Warhammer isn’t just a game. It’s being marketed to WoW players as step #1 in a 12 step program to help wean them from Warcraft. Finally, a way for them to stop playing WoW with a clear conscience. Look! Looks kinda WoW-ish, has all the battlegrounds you love so much, and you don’t even have to group up to do some quests!

And then when they find out that Warhammer really is quite different than WoW, they’ll be able to more easily move on.

People love Warhammer because it is the MMO world’s first self help program. And that’s all there is to it.

Published by

Tipa

Web developer for a Connecticut-based insurance company that's over 200 years old! Also a bicycler, a blogger, a kayaker, and a hunter of bridges.

34 thoughts on “Why Warhammer hype works so well.”

  1. I don’t know whether or not you are. I don’t think you are, but I know you’re a huge advocate for the game, hence my apology in advance. You can read that, as I intended, that I didn’t mean any insult to you personally, but that I felt the game has a strong misogynist bent — something that shouldn’t surprise you, I’ve said that many times on your blog. The recent announcements breathlessly reporting that YES, the game is bloodier and more gory than ever, and YES, those naked women you ogle will have NIPPLES! WHEEE BOOBIES, are absolutely convincing arguments AGAINST playing the game for any potential female gamer. However, I expect teenage boys will be shut in their rooms playing it for hours at a time.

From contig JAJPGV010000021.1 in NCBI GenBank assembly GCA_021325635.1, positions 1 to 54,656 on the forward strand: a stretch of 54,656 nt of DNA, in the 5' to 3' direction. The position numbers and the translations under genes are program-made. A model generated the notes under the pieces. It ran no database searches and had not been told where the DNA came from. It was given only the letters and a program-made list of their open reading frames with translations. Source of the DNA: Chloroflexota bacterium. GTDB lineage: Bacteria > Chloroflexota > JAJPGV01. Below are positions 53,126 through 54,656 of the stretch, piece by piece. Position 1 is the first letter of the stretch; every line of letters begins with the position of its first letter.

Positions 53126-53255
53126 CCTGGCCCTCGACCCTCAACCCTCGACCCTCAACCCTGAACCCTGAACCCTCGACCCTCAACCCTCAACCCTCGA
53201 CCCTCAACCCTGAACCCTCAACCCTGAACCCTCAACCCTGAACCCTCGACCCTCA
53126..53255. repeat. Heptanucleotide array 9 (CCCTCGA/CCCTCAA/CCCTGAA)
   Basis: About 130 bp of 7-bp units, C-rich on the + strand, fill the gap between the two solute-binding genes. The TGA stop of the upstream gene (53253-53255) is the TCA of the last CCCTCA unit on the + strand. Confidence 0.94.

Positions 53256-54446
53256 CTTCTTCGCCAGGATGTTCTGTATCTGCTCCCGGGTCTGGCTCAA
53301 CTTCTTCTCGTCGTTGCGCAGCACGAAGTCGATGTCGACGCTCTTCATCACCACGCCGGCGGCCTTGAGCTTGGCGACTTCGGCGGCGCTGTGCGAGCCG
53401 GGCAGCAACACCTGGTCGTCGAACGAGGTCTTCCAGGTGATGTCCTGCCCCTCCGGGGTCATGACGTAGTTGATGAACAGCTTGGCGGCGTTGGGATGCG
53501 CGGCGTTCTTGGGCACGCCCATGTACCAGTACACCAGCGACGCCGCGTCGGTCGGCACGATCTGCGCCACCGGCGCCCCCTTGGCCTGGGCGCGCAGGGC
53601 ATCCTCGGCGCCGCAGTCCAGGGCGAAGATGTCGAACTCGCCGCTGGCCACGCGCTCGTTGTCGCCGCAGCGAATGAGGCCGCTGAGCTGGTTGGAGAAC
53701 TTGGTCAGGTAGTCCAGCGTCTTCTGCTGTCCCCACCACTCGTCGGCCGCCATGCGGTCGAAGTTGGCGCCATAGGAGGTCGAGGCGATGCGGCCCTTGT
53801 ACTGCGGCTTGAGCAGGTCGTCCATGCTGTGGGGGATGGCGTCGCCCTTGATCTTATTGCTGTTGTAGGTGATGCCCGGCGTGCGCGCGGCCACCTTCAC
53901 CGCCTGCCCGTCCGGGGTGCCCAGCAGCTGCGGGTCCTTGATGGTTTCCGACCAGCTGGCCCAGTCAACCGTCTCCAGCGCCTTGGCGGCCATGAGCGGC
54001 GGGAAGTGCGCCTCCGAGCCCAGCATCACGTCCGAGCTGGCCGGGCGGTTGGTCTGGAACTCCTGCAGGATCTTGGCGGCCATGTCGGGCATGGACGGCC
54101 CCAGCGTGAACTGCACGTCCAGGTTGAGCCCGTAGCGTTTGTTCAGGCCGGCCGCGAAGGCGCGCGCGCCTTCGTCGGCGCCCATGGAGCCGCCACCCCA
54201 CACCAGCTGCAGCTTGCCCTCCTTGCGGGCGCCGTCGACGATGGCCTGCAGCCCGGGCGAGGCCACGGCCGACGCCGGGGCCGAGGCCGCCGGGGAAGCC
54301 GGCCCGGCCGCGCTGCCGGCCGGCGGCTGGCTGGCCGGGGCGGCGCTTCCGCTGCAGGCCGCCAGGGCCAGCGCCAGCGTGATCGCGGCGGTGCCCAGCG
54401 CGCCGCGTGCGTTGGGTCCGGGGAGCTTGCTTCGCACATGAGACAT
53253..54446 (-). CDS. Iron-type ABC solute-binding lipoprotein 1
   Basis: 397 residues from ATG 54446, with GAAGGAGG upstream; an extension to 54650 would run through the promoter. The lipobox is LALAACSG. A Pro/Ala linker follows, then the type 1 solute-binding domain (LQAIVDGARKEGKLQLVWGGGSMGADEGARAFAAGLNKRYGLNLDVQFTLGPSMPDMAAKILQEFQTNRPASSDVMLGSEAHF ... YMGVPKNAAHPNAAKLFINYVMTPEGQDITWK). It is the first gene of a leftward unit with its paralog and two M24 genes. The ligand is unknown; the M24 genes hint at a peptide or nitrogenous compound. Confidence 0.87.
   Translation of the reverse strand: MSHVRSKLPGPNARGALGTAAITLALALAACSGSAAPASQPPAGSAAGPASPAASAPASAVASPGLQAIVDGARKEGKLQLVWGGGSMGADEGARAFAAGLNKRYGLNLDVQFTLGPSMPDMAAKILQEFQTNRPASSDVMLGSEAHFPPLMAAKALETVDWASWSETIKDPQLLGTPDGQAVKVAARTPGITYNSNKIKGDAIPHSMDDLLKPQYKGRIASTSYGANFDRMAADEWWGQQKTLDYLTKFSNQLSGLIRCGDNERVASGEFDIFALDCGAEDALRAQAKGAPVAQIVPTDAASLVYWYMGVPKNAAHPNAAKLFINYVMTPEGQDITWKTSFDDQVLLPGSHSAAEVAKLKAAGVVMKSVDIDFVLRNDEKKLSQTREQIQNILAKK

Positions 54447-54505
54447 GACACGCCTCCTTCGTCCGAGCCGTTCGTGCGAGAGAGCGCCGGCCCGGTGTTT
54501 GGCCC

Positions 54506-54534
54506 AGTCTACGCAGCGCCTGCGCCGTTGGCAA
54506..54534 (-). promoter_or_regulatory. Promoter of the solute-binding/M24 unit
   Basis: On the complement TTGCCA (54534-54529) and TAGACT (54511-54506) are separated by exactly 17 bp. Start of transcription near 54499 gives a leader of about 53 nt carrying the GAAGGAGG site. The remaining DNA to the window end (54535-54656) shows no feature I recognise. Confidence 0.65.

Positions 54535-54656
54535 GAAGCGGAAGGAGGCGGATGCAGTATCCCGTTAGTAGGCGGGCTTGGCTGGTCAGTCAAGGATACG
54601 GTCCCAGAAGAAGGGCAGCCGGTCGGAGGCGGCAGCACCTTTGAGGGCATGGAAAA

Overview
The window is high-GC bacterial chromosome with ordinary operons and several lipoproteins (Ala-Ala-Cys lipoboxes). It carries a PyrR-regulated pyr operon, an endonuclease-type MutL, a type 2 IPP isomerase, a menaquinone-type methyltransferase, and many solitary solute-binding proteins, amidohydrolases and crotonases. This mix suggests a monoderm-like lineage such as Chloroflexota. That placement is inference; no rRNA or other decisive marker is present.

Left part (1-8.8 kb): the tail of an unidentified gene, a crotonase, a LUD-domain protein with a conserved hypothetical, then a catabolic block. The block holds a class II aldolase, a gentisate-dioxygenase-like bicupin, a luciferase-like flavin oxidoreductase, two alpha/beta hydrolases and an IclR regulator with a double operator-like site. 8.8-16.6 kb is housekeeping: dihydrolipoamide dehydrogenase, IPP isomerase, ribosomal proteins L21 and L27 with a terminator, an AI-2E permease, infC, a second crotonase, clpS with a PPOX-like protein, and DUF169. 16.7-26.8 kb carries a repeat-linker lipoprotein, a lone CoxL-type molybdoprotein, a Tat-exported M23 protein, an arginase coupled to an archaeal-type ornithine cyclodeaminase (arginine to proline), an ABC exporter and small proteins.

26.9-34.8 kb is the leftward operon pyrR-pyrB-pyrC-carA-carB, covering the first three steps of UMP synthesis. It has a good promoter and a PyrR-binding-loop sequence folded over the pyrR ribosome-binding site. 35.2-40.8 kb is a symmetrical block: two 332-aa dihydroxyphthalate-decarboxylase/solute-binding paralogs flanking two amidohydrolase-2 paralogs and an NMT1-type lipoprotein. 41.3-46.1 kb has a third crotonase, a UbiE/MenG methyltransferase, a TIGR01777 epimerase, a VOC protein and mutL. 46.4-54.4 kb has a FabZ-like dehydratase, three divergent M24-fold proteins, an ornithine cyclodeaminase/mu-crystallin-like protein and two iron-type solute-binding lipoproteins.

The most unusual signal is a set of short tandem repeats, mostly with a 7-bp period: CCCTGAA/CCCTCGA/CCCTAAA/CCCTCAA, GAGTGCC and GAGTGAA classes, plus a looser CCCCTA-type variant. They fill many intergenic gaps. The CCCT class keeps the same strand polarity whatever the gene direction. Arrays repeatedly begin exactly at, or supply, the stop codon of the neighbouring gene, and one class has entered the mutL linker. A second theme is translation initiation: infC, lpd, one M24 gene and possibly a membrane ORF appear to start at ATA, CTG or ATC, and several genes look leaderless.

(Should point out that the original stories were pretty misogynistic as well, which was okay, considering the target market for the pulps for which he wrote were Depression-era teenage boys, and that was clearly another time. They were also extremely racist, and I find it inconsistent that Funcom chose not to emphasize the naked black slaves used for arrow fodder in the stories. I think they could have taken both racism AND sexism out of the milieu and made it a fun game for everyone. This is not the 1930s.)

  2. I won’t be shut in my room… rather in my office. Does that make it better? :)

    Just a quick link to direct your attention somewhere awesome, Tipa: http://www.champions-online.com

    Spring of 2009 can hurry up now please… forget about WAR and even AoC… I want CO. But then again, it could be wretched like everything else… sigh.

  3. I don’t want WAR to be a WoW-replacement. I’m hoping WAR will be a real world PVP game that feels truly epic in scope.

    If Mythic puts out a game where I can work my way from Empire Soldier (and be expected to stand in ranks with a sword) to an Elite Empire Greatsword (still expected to work in ranks/formations), to unit champion, to hero, to general, while fighting against the flood of Chaos, with 100s of real people controlling the characters in a massive battlefield, then I’d be in it in a heartbeat.

    However, I don’t think that’s what we’ll get. I’m figuring we’ll get a game that’s built around PvP, but is mostly more of the same as far as the actual flow of how an MMO works. Mostly, because I don’t think a game that encourages you to be a cog in a giant PvP machine is something you can sell to the mass market.

  4. Heh…. well played.